Edouard Vuillard. Five-Panel Screen for Miss Marguerite Chapin: Place Vintimille, 1911. Distemper on paper, mounted on canvas. National Gallery of Art, Washington, D.C., gift of Enid A. Haupt (cat. no. 80)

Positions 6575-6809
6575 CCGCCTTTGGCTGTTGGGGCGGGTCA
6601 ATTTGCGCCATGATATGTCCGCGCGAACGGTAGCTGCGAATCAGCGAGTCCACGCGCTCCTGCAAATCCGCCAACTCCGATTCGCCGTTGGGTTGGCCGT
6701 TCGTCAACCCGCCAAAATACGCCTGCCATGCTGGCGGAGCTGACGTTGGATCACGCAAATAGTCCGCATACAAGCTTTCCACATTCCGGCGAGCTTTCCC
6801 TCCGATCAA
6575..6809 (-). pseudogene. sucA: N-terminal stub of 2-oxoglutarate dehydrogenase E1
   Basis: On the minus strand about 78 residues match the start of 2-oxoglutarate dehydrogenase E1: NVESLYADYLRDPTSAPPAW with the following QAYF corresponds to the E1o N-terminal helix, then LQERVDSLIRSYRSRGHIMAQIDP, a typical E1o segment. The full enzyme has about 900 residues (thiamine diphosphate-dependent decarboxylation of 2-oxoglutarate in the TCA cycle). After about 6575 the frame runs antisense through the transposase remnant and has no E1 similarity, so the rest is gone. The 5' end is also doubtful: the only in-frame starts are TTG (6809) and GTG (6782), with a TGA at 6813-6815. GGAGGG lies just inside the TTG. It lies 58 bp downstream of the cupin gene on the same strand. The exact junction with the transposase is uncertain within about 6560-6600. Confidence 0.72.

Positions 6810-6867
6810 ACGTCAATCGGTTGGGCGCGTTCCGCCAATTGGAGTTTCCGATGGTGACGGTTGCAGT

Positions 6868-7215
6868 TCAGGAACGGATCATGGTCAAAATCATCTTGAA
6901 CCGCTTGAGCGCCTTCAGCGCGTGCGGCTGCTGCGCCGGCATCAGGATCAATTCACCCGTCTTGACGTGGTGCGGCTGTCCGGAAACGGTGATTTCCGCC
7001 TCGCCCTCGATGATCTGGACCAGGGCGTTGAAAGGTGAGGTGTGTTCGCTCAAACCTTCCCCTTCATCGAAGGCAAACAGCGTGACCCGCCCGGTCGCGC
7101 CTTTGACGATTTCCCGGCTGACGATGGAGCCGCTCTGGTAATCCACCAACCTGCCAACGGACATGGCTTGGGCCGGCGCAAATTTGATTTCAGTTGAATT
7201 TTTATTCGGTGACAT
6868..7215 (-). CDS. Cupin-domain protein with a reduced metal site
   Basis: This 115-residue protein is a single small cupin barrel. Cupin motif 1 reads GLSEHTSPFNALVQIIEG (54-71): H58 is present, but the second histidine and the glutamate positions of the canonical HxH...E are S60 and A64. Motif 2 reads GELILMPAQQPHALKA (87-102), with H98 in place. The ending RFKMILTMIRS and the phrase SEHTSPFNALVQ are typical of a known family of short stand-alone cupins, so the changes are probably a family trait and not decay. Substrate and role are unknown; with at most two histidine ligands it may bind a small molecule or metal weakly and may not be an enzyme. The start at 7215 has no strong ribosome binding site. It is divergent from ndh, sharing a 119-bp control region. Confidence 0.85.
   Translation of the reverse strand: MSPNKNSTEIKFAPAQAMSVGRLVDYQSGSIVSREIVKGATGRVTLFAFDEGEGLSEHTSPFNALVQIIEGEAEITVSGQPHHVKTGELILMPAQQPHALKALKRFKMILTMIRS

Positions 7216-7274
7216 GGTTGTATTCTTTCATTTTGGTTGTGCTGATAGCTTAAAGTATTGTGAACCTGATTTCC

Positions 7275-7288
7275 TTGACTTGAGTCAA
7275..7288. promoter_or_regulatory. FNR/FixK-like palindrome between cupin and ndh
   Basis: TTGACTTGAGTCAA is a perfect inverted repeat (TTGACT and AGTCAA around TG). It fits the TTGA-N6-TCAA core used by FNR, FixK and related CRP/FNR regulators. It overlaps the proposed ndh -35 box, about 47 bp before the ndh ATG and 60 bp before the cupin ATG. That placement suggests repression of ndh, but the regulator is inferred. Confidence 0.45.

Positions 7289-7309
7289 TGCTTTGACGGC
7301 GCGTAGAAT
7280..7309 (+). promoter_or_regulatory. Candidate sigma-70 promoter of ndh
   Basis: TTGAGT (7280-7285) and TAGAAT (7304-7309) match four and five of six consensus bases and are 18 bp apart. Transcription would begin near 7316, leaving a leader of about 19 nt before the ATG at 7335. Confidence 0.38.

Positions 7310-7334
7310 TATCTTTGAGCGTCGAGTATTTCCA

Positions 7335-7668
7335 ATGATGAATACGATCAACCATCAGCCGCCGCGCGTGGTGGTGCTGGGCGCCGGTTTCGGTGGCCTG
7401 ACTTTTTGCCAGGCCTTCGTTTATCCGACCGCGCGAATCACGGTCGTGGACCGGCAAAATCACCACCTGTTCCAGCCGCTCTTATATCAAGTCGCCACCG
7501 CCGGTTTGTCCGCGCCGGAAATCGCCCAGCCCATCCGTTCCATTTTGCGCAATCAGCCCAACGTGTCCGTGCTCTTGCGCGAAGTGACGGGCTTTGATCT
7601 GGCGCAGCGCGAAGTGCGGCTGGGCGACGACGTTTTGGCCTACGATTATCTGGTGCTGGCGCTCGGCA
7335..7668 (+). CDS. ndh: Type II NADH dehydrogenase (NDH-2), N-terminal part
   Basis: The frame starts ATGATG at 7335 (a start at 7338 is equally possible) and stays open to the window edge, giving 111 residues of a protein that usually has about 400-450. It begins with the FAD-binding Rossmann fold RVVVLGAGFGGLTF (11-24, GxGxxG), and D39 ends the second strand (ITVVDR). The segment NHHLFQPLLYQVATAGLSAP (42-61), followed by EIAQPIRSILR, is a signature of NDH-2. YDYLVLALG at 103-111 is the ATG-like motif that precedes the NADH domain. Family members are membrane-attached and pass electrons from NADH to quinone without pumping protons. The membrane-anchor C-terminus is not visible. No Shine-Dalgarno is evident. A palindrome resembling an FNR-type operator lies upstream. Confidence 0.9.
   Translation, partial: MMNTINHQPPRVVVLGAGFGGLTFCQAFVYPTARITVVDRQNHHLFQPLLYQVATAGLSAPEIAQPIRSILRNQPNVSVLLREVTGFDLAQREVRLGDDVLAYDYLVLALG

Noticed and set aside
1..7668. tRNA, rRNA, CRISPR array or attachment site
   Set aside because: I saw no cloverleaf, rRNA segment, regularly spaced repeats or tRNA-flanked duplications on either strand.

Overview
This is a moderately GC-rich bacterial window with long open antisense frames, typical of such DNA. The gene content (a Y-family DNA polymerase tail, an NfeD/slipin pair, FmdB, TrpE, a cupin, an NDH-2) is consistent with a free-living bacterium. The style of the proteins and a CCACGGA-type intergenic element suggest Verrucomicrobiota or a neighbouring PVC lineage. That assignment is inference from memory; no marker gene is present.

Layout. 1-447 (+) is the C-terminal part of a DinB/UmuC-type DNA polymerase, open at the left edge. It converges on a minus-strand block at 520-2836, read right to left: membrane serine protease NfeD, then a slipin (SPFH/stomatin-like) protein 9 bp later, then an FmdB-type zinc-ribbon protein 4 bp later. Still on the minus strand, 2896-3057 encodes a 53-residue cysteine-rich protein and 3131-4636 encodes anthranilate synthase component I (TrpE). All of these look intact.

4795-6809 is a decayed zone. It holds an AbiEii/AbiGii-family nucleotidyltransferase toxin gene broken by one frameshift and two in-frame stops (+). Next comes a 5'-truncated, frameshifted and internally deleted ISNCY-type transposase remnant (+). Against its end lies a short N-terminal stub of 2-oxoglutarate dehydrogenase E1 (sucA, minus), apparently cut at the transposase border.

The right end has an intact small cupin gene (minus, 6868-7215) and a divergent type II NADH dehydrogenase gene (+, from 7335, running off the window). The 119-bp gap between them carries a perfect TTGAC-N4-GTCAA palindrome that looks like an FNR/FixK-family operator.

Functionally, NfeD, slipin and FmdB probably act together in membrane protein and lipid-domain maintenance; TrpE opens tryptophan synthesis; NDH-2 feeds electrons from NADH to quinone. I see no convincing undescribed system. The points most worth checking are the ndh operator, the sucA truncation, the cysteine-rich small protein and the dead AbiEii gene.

These panels, which originally formed a folding screen, were commissioned by Marguerite Chapin, an American expatriate living in Paris, with whom Edouard Vuillard became infatuated after their meeting in 1910. This panoramic view of teeming Parisian life in the bustling city square known as Place Vintimille is partly based on photographs of the location taken by Vuillard, who shared with his mother a fourth-floor apartment overlooking the square. However, he carefully altered details to create a cohesive overall composition and to accommodate the breaks in the screen panels. Vuillard executed the work in thinly applied distemper (dry pigment dissolved in hot glue), allowing the paper support to show through in places: the soil in the park, the spaces between the paving stones on the street, and the buildings at the upper left. The paper, although originally light beige in color, has darkened over the years.

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